The facts were simple. In April 2005, Carol Melnick filed a lawsuit against the Monmouth County Board of Chosen Freeholders and five individually named past and present employees, alleging sexual discrimination, sexual harassment, retaliation and hostile work environment. During the course of discovery, a protective order was entered to maintain the confidentiality of certain information exchanged in discovery. In June or July 2007, the lawsuit settled and contained a confidentiality provision. The settlement was not filed with the Court, but instead, the case was dismissed on August 6, 2007, when the parties jointly filed a one-sentence Stipulation of Dismissal.

In July 2007, two separate requests were made under OPRA for records relating to the settlement. The county declined to provide the documents. Each of the requestors filed individual complaints in the law division to compel the disclosure. The trial court, after ordering that the plaintiff employee be joined as a party defendant in the litigation and consolidating the two cases, ruled after a summary trial that the settlement agreement should not be disclosed. The trial court concluded that OPRA’s definition of governmental records specifically excluded information generated in connection with a sexual harassment complaint and that Melnick’s privacy interests and the Court’s policies favoring settlement of lawsuits outweighed the public interest in disclosing the terms of the sexual harassment settlement. The Appellate Division reversed, finding that the intent and purpose of OPRA was to ensure that government records be readily accessible for inspection, copying or examination, with only certain exceptions. The Appellate Division dismissed the argument that the settlement agreement was exempt from disclosure under N.J.S.A. 47:1A-1.1 which provides that a government record shall not include:

Information generated by or on behalf of public employers or public employees in connection with any sexual harassment complaint filed with a public employer or with any grievance filed by or against an individual or in connection with collective negotiations, including documents and statements of strategy or negotiating position.

The Appellate Division found that the complaint in question was not filed “. . . with a public employer,” but instead was filed with the Superior Court, Law Division, and thus opined that the exemption from disclosure under this section did not apply. The Appellate Division found that the Legislature gave alleged victims of this type of conduct different forums within which to bring their complaint. It could be brought to the public employer in which public access could properly be denied under the sexual harassment exemption under OPRA. Alternatively, the complaint could be filed in the Superior Court with the full knowledge understanding, however, that judicial affairs are open to the public and that a victim who brings such a lawsuit should understand that litigation is done in a public forum. With respect to the confidentiality provision in the settlement agreement, the Appellate Division simply found that the parties’ agreement cannot override the public’s right to access under OPRA.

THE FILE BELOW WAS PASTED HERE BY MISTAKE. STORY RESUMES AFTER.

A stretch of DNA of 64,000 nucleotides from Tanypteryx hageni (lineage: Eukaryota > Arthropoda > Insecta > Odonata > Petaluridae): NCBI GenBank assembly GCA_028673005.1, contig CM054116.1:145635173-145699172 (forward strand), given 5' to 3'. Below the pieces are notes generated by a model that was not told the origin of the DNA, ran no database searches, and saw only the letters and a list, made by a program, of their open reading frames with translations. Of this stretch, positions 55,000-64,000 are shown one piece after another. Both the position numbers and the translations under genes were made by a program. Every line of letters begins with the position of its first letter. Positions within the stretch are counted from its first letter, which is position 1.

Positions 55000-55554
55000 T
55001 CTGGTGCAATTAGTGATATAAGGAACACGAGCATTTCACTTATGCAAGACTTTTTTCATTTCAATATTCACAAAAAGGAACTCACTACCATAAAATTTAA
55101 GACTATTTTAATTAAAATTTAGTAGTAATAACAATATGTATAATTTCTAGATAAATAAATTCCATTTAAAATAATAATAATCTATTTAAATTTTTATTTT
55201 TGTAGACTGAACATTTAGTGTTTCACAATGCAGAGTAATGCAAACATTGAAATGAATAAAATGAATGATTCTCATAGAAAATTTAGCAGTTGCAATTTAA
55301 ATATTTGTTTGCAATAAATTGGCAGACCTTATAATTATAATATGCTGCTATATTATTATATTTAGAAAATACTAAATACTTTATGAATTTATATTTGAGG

In a per curiam opinion, the Supreme Court affirmed the judgment of the Appellate Division substantially for the reasons expressed in that opinion. The Court found that OPRA requires the disclosure of the settlement agreement between the County of Monmouth and an employee who filed such a lawsuit. Further, the Court found that the plaintiffs were entitled to reasonable attorney’s fees to be determined at a separate proceeding. The Supreme Court addressed a new argument made before it that the Settlement Agreement should not be disclosed in light of the ruling in Burnett v. County of Bergen , 198 N.J. 408 (2009). The Supreme Court strongly disagreed that the Burnett case supported the nondisclosure of the Agreement. They noted that the Burnett case involved the disclosure of over eight million pages of documents which could expose an untold number of individuals to an increased risk of identity theft, but determined that the documents could still be disclosed if the Social Security numbers were redacted.